James Patterson is seen at times as more machine than writer. There’s good reason for this. His advertising background; those couple dozen credited co-writers; a happy malleability when it comes to genre (romance, YA, mystery, whatever); multiple books a year; nearly $100 million in annual revenue.

thomasberryman-coverAll that being said, it’s helpful to remember that at one point even Patterson was a wannabe, just another unpublished novelist trying to get his book out there. From Todd Purdum’s profile for Vanity Fair:

His first novel, The Thomas Berryman Number, about a Nashville newspaperman on a murderer’s trail, was rejected by 31 publishers before Little, Brown published it, in 1976. It won the Edgar Award for best first novel from the Mystery Writers of America, but sold only about 10,000 copies…

Selling 10,000 copies of anything would be a dream come true for most authors. Still, success as a writer is never guaranteed. Even for the man who accounted for one of every 26 hardcover novels sold in the U.S. during 2013.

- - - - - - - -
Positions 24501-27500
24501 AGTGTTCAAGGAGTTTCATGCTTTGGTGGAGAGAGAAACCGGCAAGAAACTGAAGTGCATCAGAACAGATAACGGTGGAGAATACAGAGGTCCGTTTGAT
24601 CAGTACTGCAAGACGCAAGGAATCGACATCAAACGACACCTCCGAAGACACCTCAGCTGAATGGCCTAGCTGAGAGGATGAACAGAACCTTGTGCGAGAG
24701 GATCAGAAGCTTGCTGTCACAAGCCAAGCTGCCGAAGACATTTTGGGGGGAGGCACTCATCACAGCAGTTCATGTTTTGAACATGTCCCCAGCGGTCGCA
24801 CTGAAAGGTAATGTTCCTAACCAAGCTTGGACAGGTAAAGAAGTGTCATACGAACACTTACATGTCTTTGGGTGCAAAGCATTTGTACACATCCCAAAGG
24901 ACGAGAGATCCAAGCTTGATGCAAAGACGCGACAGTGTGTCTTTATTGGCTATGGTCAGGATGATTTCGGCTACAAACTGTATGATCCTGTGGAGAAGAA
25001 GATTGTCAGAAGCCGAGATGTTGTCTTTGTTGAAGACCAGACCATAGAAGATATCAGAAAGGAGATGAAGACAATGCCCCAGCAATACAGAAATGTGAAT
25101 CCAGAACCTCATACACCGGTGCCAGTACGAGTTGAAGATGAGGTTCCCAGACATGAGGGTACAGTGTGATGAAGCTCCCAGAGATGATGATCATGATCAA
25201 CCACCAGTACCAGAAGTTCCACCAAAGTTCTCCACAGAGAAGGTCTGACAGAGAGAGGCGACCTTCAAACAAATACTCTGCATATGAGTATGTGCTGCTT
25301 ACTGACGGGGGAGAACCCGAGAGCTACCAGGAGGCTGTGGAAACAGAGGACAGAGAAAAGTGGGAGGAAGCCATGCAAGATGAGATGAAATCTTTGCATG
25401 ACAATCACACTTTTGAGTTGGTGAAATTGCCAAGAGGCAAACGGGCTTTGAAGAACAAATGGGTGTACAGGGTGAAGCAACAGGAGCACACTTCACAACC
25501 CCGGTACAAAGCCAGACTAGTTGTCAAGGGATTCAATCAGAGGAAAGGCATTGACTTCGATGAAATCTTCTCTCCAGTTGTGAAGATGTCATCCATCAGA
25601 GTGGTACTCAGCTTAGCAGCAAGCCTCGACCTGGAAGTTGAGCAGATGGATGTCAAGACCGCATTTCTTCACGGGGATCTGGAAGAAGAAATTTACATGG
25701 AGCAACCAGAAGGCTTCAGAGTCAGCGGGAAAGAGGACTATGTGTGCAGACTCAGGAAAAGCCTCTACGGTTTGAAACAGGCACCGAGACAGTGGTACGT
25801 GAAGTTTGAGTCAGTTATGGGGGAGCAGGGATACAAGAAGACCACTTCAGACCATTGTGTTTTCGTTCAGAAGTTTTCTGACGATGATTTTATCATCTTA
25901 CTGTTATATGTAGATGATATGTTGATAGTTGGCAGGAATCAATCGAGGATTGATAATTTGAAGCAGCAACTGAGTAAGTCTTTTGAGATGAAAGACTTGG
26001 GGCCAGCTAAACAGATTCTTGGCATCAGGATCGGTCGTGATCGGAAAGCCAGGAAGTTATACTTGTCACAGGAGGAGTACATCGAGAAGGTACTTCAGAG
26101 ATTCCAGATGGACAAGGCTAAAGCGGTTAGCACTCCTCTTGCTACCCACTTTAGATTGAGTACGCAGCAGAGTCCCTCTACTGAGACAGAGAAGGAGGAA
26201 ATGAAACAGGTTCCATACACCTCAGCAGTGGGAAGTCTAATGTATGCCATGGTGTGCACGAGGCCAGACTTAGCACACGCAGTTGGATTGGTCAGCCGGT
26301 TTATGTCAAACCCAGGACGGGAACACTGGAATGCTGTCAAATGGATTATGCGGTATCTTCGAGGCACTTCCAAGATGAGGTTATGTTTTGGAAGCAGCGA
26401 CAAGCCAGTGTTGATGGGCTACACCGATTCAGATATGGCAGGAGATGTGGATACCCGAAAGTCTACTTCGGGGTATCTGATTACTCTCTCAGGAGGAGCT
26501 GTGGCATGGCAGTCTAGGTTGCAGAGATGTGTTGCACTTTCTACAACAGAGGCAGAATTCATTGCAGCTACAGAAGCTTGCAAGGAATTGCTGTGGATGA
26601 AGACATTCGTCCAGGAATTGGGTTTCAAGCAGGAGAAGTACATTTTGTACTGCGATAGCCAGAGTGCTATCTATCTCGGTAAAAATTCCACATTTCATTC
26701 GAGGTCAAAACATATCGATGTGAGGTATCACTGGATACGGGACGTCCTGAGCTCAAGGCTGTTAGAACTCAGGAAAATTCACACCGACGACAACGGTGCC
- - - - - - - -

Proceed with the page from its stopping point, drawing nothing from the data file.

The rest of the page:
Writer’s Corner: The Humiliations of Writing

Writing and publishing any piece of work, from novel to Facebook post to letter to the editor complaining about your neighbor’s cats, is a way of putting yourself out there for the world to see. So it stands to reason that there’s a large potential downside. Sure, there’s the (remote) possibility of fame and wealth, or even the occasional social media like. But more likely, and certainly more frightening, is the chance for embarrassment.

(Library of Congress, c.1872)

(Library of Congress, c.1872)

In his essay, “Writing is a Risky, Humiliating, Endeavor,” novelist David Gordon describes many of the ways in which the act of putting your name on a packet of words for sale is one of the most harrowing experiences one could endure:

Let’s face it: just writing something, anything, and showing it to the world, is to risk ridicule and shame. What if it is bad? What if no one wants to read it, publish it? What if I can’t even finish the thing? Every time I begin a book, a story, even a fresh page, I have a sense that it might go horribly wrong. And for a professional writer, working on multiyear projects, that would be more than an emotional humiliation. It would involve awkward letters from the student loan people and the credit card company…